The Facebook algorithm, a page out of Google’s book.

EdgeRank- Facebook’s algorithm for organizing the content you see on your news feed. Here are some of it’s most important factors:

Affinity- The more a user has interacted with your page in the past, has an affect of how often they see your posts.

Weight- Post type and user interactions have a higher potential to show up in a feed; for example, photos and videos will outrank word posts in a persons feed.

Time Decay- The longer your post has been up, the likelihood it will show up in someone’s feed again decreases.

Edgerank diagram

According to The BufferApp, the gist is that, “Most of what you post on Facebook will not appear in someone’s news feed – if they don’t interact with you.”

These are some common myths:

*Everyone has their own EdgeRank score*
*Using 3rd Party posting tools has a negative affect on rank order*
*Recent EdgeRank updates show less of your posts in news feeds *

MarketingLand informed us that the internal use of the word, EdgeRank, is no longer. Facebook doesn’t identify with the term because there are far more factors than the three original: Affinity, Weight, and Time Decay.

 facebook-edgerank

“Nothing is off the table when we’re looking at what we should show users,” Facebook says. “It can be clicking on ads or looking at other timelines. It doesn’t have to be just what the user interacts with in the News Feed.”

EdgeRank is a thing of the past, and it’s been replaced by a machine learning-based algorithm that, Facebook describes, “only ever gets more complicated.” The new term is simply, The news feed algorithm.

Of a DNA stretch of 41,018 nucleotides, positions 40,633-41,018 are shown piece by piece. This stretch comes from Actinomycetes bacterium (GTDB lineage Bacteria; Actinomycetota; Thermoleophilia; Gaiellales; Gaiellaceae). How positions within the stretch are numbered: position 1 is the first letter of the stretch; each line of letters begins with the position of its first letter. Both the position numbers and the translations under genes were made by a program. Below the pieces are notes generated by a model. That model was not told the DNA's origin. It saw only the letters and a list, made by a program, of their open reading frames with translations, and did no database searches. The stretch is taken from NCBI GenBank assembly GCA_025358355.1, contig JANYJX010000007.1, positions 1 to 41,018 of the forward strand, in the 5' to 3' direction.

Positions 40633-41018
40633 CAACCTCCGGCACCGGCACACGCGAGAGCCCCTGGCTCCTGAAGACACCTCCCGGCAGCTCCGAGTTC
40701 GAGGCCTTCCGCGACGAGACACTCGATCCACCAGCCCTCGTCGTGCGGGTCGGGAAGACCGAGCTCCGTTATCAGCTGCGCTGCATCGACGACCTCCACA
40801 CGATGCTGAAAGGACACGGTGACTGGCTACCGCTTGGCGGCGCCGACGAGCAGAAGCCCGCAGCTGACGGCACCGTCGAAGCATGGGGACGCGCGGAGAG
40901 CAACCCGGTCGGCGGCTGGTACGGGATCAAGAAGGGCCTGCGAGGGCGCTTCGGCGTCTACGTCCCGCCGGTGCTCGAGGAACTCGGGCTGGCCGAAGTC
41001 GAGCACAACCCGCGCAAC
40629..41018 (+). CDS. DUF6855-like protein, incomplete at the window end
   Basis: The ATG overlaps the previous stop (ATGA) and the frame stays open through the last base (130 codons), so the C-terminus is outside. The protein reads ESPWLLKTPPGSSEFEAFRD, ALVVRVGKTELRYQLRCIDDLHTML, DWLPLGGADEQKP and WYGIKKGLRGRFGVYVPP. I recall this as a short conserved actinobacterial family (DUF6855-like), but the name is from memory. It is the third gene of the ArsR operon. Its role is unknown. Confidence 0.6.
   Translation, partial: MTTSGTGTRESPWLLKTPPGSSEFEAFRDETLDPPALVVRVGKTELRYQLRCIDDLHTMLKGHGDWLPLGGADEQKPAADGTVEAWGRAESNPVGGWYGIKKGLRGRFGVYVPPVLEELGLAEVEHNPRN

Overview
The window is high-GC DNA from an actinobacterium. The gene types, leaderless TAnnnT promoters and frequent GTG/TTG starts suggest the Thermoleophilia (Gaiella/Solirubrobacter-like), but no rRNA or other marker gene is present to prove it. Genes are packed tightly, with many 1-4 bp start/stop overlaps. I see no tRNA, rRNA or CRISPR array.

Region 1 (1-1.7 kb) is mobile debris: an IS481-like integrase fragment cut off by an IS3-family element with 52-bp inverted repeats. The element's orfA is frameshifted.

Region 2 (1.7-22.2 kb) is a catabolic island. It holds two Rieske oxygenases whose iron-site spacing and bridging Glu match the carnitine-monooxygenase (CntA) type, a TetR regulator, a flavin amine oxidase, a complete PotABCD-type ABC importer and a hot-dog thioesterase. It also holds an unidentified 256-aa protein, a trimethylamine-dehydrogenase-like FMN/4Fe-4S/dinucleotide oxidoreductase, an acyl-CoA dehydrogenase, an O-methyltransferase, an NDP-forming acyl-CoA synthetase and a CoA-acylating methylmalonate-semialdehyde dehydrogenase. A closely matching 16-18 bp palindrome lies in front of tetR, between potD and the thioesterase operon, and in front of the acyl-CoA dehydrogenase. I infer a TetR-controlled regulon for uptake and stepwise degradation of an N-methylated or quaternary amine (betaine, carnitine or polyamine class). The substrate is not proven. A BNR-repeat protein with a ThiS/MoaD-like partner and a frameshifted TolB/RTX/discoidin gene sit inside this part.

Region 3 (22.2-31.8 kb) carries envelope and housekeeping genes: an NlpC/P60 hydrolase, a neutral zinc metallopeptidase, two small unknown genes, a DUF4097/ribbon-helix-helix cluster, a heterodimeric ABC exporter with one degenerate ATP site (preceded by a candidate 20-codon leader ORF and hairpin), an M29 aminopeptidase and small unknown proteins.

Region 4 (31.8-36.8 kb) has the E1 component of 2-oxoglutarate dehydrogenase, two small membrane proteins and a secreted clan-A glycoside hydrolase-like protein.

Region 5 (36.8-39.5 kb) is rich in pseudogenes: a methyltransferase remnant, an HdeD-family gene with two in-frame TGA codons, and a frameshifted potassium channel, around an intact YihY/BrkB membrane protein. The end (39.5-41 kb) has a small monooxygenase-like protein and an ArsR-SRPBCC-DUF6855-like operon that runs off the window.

Cuban

Mark Cuban goes out on a limb in his blog about the “inefficient results” that Facebook’s algorithm is producing. He brings up a very interesting point on how their ranking system for engagement based on clicks, likes and shares just doesn’t work for a social network. “We should know better than an algorithm what those who like us actually like,” said Cuban. Now, I think where some of the disparity lies, is in purpose. Cuban wants to use the site to send out ads and spam like content that his followers may not want to see. Business requires numbers, and that’s just what EdgeRank and it’s successors provide. Many might say that Cuban is just upset because his posts can’t reach all of his target audience. Facebook is a business, not a charity, so of course they have taken a turn that has the potential to be more profitable. Most portals charge a fee to promote ads, Facebook is just a late adopter because of increasing pressure to have a better bottom line.

It is interesting that as a social media site, their goal is to connect the world- it would seem that by implementing an algorithm, they are hindering the true capacity to achieve that. With this, I do see where Cuban’s argument has some legs. Note that Twitter has taken a totally different approach to “connecting the world” than Facebook has, but they may be headed in the same direction soon!

The message is obvious and Business Week says it best, “Don’t be spammy with your posts, and lots of your users will still see them for free. And if you want to spam them anyway, you will have to pay for sponsored posts to do that.”

So although I do think Mark Cuban has some valid points, I think they’re more self-serving than anything, and thus skewed in their accuracy. If my boss asked “What should we do to improve our Facebook performance?” I’d follow Facebook’s guidelines;

**Make your posts timely and relevant**
**Build credibility and trust with the audience**
**Ask yourself, “Would people share this with their friends or recommend it to others?”**
**Think about, “Would my audience want to see this in their news feeds?”**

rip-edgerank

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